Selection of the grade of steel is limited to those alloys that contain
metal elements that form hard nitrides.
- Core Hardness.
Core hardness obtained in the
quench and temper pretreatment must
provide sufficient strength to support the case under
load and tooth bending and rim stresses. Core hardness requirements
limit material selection to those steels that can be tempered to the
core hardness range with a tempering temperature that is at least 50_F (28_C)
above the nitriding temperature.
- Surface Hardness.
Surface hardness is limited by the concentration of hard nitride forming
elements in the alloy and the core hardness of the
gear. Lower core hardness does not support the hard,thin case as well as
higher core hardness. Lower core hardness will result from less alloy,
larger section size, reduced quench severity and a greater degree of
martensite tempering. Lower core hardness results in a microstructure
which causes a lower surface hardness nitrided case, since it limits the
form high concentration of hard metallic nitrides. Surface hardness will
also increase with increasing nitride case depth.
- Case Depth.
The specified case depth for nitrided gearing is determined by the
surface and sub-surface stress gradient of the design application.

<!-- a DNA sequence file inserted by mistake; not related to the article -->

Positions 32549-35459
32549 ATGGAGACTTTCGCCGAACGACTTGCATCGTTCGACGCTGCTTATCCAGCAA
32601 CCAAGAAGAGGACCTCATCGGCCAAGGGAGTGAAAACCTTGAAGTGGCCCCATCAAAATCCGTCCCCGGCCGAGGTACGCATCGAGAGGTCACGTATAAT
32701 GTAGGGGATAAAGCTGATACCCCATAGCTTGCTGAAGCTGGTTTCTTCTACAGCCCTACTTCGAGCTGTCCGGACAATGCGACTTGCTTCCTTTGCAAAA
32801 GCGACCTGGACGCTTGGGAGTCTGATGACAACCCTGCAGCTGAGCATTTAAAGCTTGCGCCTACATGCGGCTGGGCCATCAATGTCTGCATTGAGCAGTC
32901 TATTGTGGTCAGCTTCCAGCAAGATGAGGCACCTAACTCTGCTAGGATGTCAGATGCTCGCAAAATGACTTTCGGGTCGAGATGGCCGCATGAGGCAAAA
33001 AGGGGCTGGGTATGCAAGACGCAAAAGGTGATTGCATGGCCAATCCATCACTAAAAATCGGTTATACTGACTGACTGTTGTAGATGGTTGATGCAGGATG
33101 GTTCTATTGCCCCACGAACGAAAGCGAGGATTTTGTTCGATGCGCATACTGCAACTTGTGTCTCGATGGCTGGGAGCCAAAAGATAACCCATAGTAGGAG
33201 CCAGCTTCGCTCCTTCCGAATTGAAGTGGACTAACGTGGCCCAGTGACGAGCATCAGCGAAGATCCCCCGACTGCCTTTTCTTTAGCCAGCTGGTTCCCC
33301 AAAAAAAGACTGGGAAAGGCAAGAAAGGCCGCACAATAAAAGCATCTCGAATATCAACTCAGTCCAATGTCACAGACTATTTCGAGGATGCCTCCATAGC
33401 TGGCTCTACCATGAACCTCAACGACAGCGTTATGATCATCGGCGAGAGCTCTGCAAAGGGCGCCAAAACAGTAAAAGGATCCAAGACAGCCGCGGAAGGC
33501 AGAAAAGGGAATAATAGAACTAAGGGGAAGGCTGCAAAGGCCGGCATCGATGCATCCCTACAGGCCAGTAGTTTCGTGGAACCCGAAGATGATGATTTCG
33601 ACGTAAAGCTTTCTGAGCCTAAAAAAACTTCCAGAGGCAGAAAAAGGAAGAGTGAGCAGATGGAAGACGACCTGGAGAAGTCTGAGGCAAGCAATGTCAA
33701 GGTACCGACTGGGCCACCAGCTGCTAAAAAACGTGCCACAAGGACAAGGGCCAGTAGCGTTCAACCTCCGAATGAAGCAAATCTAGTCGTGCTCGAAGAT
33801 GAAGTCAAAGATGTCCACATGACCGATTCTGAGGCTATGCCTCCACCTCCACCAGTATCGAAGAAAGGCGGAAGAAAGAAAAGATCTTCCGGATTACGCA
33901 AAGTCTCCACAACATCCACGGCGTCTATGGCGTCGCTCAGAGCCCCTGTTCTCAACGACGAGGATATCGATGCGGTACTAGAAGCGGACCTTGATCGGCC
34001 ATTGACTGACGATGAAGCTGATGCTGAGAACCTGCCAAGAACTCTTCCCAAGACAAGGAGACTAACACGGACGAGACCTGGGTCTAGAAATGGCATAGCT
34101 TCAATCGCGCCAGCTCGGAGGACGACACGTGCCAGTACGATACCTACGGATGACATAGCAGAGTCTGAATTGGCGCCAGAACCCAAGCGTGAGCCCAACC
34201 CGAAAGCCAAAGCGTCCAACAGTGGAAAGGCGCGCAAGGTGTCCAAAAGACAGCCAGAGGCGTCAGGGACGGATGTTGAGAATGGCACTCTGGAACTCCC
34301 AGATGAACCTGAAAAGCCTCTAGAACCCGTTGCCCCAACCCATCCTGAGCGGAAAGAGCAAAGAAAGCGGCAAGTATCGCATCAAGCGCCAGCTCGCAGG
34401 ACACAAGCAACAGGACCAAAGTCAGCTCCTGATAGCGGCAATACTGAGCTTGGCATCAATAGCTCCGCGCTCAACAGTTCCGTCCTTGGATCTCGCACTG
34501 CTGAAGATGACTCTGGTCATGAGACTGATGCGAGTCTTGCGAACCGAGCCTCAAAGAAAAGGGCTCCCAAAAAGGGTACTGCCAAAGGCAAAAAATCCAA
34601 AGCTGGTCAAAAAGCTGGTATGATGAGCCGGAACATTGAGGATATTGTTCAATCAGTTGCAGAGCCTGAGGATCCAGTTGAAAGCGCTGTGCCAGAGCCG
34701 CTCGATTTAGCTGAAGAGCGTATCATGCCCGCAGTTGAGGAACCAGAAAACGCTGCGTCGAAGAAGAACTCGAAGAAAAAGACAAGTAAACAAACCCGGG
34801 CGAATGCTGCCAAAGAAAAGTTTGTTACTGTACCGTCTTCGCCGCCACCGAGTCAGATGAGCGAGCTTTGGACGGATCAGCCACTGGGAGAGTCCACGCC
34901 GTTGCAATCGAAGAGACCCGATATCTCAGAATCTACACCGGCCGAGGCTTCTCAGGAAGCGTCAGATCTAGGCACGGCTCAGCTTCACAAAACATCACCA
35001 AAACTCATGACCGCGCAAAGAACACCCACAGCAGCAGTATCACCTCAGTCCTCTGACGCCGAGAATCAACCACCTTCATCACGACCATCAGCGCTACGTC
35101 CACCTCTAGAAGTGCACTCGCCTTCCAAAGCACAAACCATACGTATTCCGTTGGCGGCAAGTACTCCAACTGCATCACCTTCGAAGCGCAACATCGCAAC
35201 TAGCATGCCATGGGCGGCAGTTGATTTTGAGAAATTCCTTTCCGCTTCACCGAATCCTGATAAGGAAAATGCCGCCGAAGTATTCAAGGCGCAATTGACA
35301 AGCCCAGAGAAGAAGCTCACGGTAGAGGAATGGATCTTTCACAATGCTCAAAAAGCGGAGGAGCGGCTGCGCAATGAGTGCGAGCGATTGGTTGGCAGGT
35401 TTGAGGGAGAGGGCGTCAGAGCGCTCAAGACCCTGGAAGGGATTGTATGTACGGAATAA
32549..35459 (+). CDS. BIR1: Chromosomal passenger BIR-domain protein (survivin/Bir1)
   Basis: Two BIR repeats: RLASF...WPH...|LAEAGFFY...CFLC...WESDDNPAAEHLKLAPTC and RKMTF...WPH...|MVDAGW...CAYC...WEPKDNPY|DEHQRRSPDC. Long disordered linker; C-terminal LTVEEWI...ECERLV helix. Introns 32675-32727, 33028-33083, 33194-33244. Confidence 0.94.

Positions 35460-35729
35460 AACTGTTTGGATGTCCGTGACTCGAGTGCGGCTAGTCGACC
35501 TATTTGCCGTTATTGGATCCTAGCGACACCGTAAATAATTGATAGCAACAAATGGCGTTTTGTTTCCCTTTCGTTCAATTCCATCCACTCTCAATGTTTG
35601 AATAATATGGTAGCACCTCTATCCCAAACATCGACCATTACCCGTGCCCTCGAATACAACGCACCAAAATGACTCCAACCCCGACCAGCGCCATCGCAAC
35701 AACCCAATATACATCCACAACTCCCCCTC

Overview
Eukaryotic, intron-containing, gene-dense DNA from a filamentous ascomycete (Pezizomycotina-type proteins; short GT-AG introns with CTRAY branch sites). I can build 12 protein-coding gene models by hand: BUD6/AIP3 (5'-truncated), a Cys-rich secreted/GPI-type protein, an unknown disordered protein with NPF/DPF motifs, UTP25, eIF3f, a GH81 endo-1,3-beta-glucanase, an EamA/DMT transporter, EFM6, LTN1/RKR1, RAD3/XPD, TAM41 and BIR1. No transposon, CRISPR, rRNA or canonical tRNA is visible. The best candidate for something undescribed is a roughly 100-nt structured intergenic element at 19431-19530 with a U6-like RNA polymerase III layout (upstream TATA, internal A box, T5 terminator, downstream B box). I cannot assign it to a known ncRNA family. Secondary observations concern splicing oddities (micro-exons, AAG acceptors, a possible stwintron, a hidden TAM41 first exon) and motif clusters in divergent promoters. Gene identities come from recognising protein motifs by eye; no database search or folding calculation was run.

Surface hardness and core hardness will influence the design’s minimum
required case depth. Since the diffusion of nitrogen is extremely slow,
most specifications only specify a minimum case depth requirement.
Case depth should be determined using a microhardness tester. At least
three hardness tests should be made beyond the depth at which core
hardness is obtained to assure that the case depth has been reached.
A test bar, for example 1/2 to 1 inch (13 to 25 mm) diameter with a
length 3¢ the diameter, disc or plate section, can be used for
determining case depth of nitrided parts. The test section must be of
the same specified chemical analysis range and must be processed in the
same manner as the parts it represents.
Sectioning of an actual part to determine case depth need only be
performed when the results of the test bar are cause for rejection, or
the surface hardness of the part(s) is not within 3 HRC points of the
surface hardness of the test bar.
Parts which are to be nitrided should have the following specified:
- Material grade
- Preheat treatment
- Minimum surface hardness
- Minimum total case depth
- Maximum thickness of white layer, if required
- Areas to be protected from nitriding by masking, if required
- Nitriding temperature
- Metallurgical test coupons